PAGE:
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Majlis Podcast: Nothing Is Free In Turkmenistan Anymore


President Gurbanguly Berdymukhammedov says Turkmenistan is doing so well, people don't need the help anymore. The evidence says otherwise.

Turkmenistan's President Gurbanguly Berdymukhammedov has signed the order to eliminate as of January 1, 2019, allotments of free water, gas, and electricity that the Turkmen government has provided to citizens for more than 25 years.

Berdymukhammedov said Turkmenistan's economy is doing so well that authorities no longer need to provide this benefit. His appraisal of Turkmenistan's economic performance is not supported by the evidence, which shows the country is in its worst economic crisis sinceindependence in 1991.

There is worse to come as increases are expected soon in the cost of basic goods such as flour, sugar, cooking oil, and other items that have been in short supply in Turkmenistan for more than two years now.

RFE/RL's media-relations manager, Muhammad Tahir, moderated a discussion on the decision to cut free water, gas, and electricity and the ramifications it could have as Turkmenistan's economy continues to spiral downward.

Participating in the discussion from India, Sam Bhutia, Central Asia analyst at the Economist Intelligence Unit, took part in the Majlis. From London, Max Hess, head of Political Risk Advisory and principal analyst at AKE International, joined the discussion. Farruh Yusupy, the head of RFE/RL's Turkmenistan Service, known locally as Azatlyk, sat in on the talk. I had a few things to say also.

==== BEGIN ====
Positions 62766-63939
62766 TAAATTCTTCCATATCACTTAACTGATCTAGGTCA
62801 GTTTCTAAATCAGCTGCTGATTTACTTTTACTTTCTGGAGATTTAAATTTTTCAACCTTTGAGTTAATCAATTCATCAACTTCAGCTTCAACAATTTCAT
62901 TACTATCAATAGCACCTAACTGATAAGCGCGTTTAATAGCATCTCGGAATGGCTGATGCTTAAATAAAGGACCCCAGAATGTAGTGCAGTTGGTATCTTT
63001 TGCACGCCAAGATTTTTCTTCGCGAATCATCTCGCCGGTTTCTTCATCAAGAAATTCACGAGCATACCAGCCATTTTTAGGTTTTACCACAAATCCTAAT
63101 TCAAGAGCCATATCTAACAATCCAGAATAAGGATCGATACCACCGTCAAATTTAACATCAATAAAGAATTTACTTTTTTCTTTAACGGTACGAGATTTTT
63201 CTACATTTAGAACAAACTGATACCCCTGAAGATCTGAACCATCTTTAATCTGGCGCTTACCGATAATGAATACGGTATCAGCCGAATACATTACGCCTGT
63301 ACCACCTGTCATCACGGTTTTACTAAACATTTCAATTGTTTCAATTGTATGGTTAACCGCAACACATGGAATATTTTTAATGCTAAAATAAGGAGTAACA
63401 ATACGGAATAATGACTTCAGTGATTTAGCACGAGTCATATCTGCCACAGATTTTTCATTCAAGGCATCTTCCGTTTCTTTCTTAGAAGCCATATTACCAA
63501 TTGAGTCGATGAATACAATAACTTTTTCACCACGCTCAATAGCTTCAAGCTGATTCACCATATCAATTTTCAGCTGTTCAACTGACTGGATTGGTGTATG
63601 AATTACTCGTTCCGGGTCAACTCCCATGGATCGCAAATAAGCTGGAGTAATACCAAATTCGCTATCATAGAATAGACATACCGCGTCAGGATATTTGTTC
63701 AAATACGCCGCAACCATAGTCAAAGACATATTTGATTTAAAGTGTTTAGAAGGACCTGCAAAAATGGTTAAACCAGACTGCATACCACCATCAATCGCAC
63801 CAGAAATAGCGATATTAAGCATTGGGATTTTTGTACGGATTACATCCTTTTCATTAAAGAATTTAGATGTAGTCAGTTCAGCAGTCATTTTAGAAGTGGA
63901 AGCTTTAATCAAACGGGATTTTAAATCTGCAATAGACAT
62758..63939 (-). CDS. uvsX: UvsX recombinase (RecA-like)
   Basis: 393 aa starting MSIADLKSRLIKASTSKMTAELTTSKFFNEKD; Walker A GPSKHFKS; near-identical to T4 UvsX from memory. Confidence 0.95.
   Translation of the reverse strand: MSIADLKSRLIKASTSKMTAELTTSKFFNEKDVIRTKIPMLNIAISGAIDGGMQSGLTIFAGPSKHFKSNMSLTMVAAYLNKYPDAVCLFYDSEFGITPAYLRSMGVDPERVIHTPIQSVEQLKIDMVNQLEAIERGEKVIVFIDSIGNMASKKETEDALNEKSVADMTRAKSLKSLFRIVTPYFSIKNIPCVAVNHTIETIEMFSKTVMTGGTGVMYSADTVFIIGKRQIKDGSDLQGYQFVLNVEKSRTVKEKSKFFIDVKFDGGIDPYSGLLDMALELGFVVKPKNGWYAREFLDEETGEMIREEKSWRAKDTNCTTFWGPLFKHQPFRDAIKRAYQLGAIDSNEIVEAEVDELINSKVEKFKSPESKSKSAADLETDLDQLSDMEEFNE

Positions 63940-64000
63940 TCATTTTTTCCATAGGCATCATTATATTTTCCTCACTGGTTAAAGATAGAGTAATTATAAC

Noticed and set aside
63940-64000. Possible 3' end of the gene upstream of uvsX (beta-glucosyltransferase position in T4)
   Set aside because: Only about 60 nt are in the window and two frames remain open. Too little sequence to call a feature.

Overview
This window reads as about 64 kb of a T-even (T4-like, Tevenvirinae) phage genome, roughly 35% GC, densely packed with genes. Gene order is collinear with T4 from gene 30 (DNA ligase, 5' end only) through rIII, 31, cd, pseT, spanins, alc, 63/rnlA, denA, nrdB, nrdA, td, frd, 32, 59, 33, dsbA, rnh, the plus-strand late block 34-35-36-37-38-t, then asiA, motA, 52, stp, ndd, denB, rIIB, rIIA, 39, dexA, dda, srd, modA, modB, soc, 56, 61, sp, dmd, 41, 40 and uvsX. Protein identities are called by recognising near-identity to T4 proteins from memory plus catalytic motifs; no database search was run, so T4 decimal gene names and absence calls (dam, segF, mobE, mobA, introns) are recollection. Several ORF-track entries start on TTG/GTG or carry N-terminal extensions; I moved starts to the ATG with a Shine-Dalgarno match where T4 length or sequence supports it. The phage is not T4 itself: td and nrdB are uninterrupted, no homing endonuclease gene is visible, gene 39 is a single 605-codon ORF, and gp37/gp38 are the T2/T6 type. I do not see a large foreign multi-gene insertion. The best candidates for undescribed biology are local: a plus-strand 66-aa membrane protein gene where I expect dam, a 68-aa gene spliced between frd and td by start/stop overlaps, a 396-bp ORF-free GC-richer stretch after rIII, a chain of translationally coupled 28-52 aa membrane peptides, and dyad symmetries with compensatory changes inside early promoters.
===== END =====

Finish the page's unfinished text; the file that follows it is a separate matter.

Majlis Podcast: Tough Measures In Tough Times In Turkmenistan
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About This Blog

Qishloq Ovozi is a blog by RFE/RL Central Asia specialist Bruce Pannier that aims to look at the events that are shaping Central Asia and its respective countries, connect some of the dots to shed light on why those processes are occurring, and identify the agents of change. Content will draw on the extensive knowledge and contacts of RFE/RL's Central Asian services but also allow scholars in the West, particularly younger scholars who will be tomorrow’s experts on the region, opportunities to share their views on the evolving situation at this Eurasian crossroad. The name means "Village Voice" in Uzbek. But don't be fooled, Qishloq Ovozi is about all of Central Asia.

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